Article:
“Since the civil penalty amount for a “willful” violation in 31 U.S.C. § 5321(a)(5) (2003) was replaced with 31 U.S.C. § 5321(a)(5)(C)(i) (2004), the April 8, 1987 regulations are “no longer valid.”

The Norman decision is bolstered by Kimble v. United States No. 17-421, 2018 WL 6816546, at *15 (Fed. Cl. Dec. 27, 2018), a recent 2018 decision by the United Court of Claims, wherein the Court rejected the conclusion reached in Colliot that the IRS was bound by the maximum penalty provided for prior to the amendment in 2004. In Kimble, the Court, in sustaining the IRS assessment for willful violations of the FBAR statute, stated that the conclusion reached in Colliot:

“conflicts with the decision of the United State Court of Appeals in Barseback Kraft AB v. United States, 121 F.3d 1475 (Fed. Cir. 1997), where the Federal Circuit concluded that the fact that regulations ‘had not been formally withdrawn from the Code of Federal Regulations [did] not save them from invalidity’ based on a conflicting federal statute.” Id.

Finally, the Court in Horowitz’s case, in rejecting the taxpayers’ arguments, cited I.R.M. § which provides:

“[f]or violations occurring after October 22 2004, the statutory ceiling is the greater of$100,000 or 50% of the balance in the account at the time of the violation.” I.R.M. § (Nov. 6, 2015).

Considering the Horowitz, Kimble and Norman decisions as well as I.R.M. §, a successful challenge to the willful FBAR penalty based upon 31 C.F.R. § 1010.820(g) (2) is no longer viable. Congress also created a separate provision for a civil penalty for Non-Willful violations, making a clear distinction between willful and non-willful violations. H.R. Rep 108-755 at 615 (2004) (Conf. Rep.).

United States v. Colliot case analysis.

 In Colliot, the IRS filed a lawsuit against Dominque G. Colliot to reduce the assessed penalties to a money judgment. The action filed in the United States District Court for Western Texas related to penalties that were assessed for willful failure to file FBAR’s for 2007-2010. The IRS assessed a $544,773 penalty for the tax year 2007 and $196,082 for the tax year 2008. Smaller penalties were also assessed for the tax years 2009 and 2010. In assessing the penalties, the IRS relied upon the authority contained in § 5321(a) (5) and 31 C.F.R. § 1010.820(g)(2). In response, Colliot filed a motion for summary judgment asserting that IRS incorrectly applied the law in calculating the civil willful FBAR penalties.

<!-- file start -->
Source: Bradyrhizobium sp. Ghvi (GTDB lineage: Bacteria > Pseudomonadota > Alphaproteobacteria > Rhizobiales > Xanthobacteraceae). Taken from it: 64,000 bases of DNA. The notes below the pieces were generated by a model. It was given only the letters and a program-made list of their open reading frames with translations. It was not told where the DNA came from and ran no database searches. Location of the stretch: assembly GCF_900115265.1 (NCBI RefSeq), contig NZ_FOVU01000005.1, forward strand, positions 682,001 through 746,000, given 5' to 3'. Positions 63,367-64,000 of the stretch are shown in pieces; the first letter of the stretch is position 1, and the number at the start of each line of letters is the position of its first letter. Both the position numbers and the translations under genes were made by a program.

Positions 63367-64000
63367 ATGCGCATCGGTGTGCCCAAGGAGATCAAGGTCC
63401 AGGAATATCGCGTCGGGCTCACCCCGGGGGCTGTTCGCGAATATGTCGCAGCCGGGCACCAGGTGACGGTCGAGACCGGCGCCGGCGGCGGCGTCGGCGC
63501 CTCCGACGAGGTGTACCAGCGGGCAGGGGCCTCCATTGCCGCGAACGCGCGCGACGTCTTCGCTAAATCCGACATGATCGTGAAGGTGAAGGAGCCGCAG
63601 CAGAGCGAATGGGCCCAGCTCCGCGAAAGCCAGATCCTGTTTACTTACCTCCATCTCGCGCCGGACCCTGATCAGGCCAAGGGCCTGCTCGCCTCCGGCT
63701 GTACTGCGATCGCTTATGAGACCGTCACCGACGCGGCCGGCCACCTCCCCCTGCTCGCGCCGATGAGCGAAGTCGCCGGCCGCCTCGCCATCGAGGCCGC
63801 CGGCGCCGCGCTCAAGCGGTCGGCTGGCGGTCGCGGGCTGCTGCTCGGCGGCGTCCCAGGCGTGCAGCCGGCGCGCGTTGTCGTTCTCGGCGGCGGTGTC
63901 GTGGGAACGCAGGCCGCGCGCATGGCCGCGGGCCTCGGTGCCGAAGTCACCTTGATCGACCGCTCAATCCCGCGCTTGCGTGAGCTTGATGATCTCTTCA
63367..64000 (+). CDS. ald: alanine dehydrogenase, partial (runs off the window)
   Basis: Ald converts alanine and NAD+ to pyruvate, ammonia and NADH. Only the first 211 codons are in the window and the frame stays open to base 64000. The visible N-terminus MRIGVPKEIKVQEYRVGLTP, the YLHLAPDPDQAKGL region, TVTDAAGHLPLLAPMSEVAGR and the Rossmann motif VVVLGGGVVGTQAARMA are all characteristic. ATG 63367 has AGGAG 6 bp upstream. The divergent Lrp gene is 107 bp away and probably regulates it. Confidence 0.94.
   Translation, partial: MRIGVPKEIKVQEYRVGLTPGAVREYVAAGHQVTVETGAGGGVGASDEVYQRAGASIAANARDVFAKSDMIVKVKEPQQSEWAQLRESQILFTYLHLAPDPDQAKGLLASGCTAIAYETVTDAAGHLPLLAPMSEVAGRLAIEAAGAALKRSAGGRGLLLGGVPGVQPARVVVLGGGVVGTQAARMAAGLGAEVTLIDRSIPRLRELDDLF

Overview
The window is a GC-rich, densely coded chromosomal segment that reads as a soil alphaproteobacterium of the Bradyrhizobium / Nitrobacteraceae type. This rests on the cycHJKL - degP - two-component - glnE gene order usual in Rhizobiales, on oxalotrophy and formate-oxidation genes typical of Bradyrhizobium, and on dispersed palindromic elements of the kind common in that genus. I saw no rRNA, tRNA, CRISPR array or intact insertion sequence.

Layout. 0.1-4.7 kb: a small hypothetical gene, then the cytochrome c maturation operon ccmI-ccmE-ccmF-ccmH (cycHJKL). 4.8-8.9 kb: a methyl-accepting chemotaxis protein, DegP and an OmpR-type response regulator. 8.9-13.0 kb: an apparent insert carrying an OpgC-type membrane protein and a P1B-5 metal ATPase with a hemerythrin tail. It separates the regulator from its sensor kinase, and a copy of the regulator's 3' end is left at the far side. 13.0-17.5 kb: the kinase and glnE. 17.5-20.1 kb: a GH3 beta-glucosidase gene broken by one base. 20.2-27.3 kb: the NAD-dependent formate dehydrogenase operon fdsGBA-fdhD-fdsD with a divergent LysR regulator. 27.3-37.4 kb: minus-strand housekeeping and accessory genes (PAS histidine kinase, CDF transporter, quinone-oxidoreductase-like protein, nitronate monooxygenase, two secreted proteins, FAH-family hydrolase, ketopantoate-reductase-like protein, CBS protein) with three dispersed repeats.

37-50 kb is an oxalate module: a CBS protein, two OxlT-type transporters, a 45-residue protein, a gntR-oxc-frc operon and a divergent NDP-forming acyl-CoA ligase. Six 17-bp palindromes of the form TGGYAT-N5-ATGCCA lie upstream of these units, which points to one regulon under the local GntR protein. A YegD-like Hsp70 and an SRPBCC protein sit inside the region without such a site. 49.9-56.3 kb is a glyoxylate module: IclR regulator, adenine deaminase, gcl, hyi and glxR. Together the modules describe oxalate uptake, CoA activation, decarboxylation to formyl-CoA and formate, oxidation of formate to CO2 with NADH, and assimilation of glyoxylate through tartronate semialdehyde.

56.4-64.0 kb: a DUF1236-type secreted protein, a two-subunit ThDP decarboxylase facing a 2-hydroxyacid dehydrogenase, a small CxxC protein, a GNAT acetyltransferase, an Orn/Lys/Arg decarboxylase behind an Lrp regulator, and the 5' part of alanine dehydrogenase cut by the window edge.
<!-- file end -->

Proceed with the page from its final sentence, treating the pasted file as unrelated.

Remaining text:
In its analysis, the Court discussed the 2004 amendment to § 5321 which increased the maximum civil penalties that could be assessed for the willful failure to file an FBAR, and in doing so, acknowledged the increase in the willful FBAR penalty to a minimum of $100,000 and a maximum of 50% of the balance in the unreported account at the time of the violations. The Court also noted the absence of any change to 31 C.F.R. § 1010.820(g) (2), which caps the maximum willful FBAR penalty at $100,000. In granting Colliot’s motion for summary judgement, the Court wholly ignored United States v. Larionoff, 431 U.S. 864, 873 (1977) and instead focused on the powers delegated by Congress to the Treasury Secretary under § 5321(a)(5) to determine the amount of penalty so long as it did not exceed the ceiling set by § 5321 (a)(5)(C).

In Larionoff, the Supreme Court, citing Bowles v.Seminole Rock Co, 325 U.S. 410,414 (1945) and quoting language from the Bowles decision stated:

“In construing administrative regulations, ‘the ultimate criterion is the administrative interpretation, which becomes of controlling weight, unless it is plainly erroneous or inconsistent with the regulation”. Id. at 873.